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  8. I love this soooo much. I can relate being brought up in the church. I respect you soooo much more for this. This brought tears to my eyes. I use to have so much hate for the church up until about five years ago. Thanks for sharing this. I needed this. Thank you

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  9. I’m finding it hard to put in words how your article touched my heart. Many pressures you felt were familiar to me…and the sad thing is, those pressures were so very unnecessary. They left casualties, and a far reaching ripple effect of damage. In general, the love of God was not fed to our children the way “rules” were…and we lost so many of them in the process. …However, the Lord is a master at restoring what is broken! I am thankful that He showed me this same thing some time ago and I’ve been making up for lost time ever since. Our children, and our homes, are a mission. We can’t forget that. ~~ Thank you, thank you for sharing this! Praying every parent will listen!

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  10. This was a very difficult read for me because I’m your husband and our children’s father. Of course. I had a role in the upbringing of our children but your role as a young mother and responsibility as an up and coming minister were very unique. We learned some very hard life lessons. I saw your humility,love,strength and admissions of weakness all at the same time. You didn’t make excuses and admitted your short-comings. ( We both failed) I’m grateful that we have the kind of relationship that admitting a fault isn’t foreign and unusual. It is true that being a minister’s child carried a certain weight, that wasn’t necessarily good. I had a minister’s son tell me he wanted to treated like any other boy and it wasn’t fair to be treated differently, he said “I’m like any other boy!” He was about 8 or 9 at the time. I had another tell me they HATED when their birthday fell on a church night because they knew that meant a very short celebration or none at all….because it’s church night. At this point in our live’s we’ve learned to celebrate our children’s accomplishment and give them a FULL THROATED congratulations and celebration….as much as our pockets would allow. God bless you, baby, I love you and…..you are a wonderful mother indeed! Love, D. Gino Milton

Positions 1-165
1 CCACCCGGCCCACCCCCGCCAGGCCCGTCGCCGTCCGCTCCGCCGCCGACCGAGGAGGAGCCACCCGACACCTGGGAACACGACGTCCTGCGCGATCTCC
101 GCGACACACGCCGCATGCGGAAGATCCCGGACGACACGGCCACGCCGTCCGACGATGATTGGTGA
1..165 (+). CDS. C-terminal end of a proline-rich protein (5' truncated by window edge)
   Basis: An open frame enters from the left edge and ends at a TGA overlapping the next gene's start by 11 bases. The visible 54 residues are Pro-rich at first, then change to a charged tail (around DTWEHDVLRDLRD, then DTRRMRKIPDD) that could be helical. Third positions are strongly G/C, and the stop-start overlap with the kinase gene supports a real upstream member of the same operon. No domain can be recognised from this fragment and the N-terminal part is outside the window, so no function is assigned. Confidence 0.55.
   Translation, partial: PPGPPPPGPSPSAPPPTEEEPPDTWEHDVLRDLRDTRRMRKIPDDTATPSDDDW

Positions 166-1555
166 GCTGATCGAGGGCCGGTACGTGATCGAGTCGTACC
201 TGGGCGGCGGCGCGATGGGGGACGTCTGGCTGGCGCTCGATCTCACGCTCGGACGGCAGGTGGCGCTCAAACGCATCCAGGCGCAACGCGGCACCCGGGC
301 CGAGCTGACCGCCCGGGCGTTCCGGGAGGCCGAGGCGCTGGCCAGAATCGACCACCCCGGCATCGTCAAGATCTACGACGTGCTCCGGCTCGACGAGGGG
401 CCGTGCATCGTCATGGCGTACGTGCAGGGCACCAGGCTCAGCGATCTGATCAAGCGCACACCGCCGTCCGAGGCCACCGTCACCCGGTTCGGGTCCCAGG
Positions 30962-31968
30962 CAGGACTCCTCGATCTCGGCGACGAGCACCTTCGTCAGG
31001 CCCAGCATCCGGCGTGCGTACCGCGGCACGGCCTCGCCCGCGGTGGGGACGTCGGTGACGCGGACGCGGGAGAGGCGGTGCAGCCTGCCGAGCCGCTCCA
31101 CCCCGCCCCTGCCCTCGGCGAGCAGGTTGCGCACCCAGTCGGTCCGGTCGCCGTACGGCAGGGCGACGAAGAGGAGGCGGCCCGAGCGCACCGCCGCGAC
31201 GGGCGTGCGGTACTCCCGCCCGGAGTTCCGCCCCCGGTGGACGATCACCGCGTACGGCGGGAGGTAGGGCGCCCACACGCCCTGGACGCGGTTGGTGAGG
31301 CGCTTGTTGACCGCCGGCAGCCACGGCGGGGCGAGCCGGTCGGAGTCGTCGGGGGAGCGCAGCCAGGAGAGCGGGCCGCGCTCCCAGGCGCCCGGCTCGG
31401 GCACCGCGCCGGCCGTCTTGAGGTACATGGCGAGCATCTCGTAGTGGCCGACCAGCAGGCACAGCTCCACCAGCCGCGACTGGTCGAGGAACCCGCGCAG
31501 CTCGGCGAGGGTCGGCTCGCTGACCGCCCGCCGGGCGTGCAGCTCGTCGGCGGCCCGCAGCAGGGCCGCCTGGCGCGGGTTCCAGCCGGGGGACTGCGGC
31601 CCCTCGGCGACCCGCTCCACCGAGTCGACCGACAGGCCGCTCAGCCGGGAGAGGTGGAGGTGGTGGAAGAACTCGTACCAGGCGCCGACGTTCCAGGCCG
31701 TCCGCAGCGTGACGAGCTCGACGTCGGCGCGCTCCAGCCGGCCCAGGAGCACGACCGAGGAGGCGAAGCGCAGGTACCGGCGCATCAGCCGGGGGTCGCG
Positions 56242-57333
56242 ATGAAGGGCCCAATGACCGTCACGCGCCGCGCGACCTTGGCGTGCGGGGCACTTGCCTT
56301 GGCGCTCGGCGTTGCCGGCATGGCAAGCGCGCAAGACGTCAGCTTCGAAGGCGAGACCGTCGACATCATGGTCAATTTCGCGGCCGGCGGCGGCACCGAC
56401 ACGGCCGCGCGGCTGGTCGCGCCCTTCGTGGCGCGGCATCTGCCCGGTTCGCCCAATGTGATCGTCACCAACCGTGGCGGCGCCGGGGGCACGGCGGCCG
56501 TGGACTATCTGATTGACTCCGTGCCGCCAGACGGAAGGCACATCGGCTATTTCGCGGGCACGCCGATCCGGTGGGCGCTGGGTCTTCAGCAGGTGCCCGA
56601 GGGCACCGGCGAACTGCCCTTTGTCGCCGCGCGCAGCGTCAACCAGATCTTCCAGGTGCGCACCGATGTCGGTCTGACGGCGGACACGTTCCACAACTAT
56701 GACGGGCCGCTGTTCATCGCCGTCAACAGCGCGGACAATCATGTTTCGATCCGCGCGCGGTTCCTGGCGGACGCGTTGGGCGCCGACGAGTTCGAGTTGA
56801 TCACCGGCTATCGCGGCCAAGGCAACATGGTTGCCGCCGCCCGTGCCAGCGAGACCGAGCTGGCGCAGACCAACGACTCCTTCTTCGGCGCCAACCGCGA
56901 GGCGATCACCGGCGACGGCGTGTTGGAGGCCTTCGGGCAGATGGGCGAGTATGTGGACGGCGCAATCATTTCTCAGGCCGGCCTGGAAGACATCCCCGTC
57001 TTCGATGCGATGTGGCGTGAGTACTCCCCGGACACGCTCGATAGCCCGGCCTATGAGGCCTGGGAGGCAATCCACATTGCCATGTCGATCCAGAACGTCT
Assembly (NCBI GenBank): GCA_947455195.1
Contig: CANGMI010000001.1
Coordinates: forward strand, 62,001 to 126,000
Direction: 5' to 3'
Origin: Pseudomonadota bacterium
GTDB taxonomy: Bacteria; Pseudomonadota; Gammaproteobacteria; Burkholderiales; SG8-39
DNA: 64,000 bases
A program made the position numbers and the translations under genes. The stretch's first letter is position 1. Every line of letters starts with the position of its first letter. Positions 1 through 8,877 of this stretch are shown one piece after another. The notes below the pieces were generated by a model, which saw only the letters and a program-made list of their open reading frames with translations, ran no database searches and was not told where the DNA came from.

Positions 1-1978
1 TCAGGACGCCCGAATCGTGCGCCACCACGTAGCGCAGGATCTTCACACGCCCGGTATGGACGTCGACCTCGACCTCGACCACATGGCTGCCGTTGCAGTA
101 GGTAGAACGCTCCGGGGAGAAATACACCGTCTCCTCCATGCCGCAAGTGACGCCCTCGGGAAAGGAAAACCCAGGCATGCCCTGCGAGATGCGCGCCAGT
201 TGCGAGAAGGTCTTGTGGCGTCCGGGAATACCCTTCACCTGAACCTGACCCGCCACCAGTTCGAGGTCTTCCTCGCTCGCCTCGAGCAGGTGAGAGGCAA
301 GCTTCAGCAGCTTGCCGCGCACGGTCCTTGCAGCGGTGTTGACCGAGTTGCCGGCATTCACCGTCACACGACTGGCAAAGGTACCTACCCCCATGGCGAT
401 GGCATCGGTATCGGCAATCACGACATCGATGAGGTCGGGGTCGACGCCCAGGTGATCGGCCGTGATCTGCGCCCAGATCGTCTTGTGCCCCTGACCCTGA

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  11. Wow. Just wow. This really was amazing and God bless you for allowing you to SEE this so you could mend the relationship. I wish this could happen for more of us saints children.

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  12. Thanks for your open and honest words. As the oldest daughter of an extremely devout member of the church who has been there pretty much my entire life, I too felt the same way.

    As an adult today with children of my own, I still desperately search for a female role model to “mother” me as I feel it was lacking immensely in our home. No warmth, no down to earthness, everything was the bible this and God said this and the pastor said this.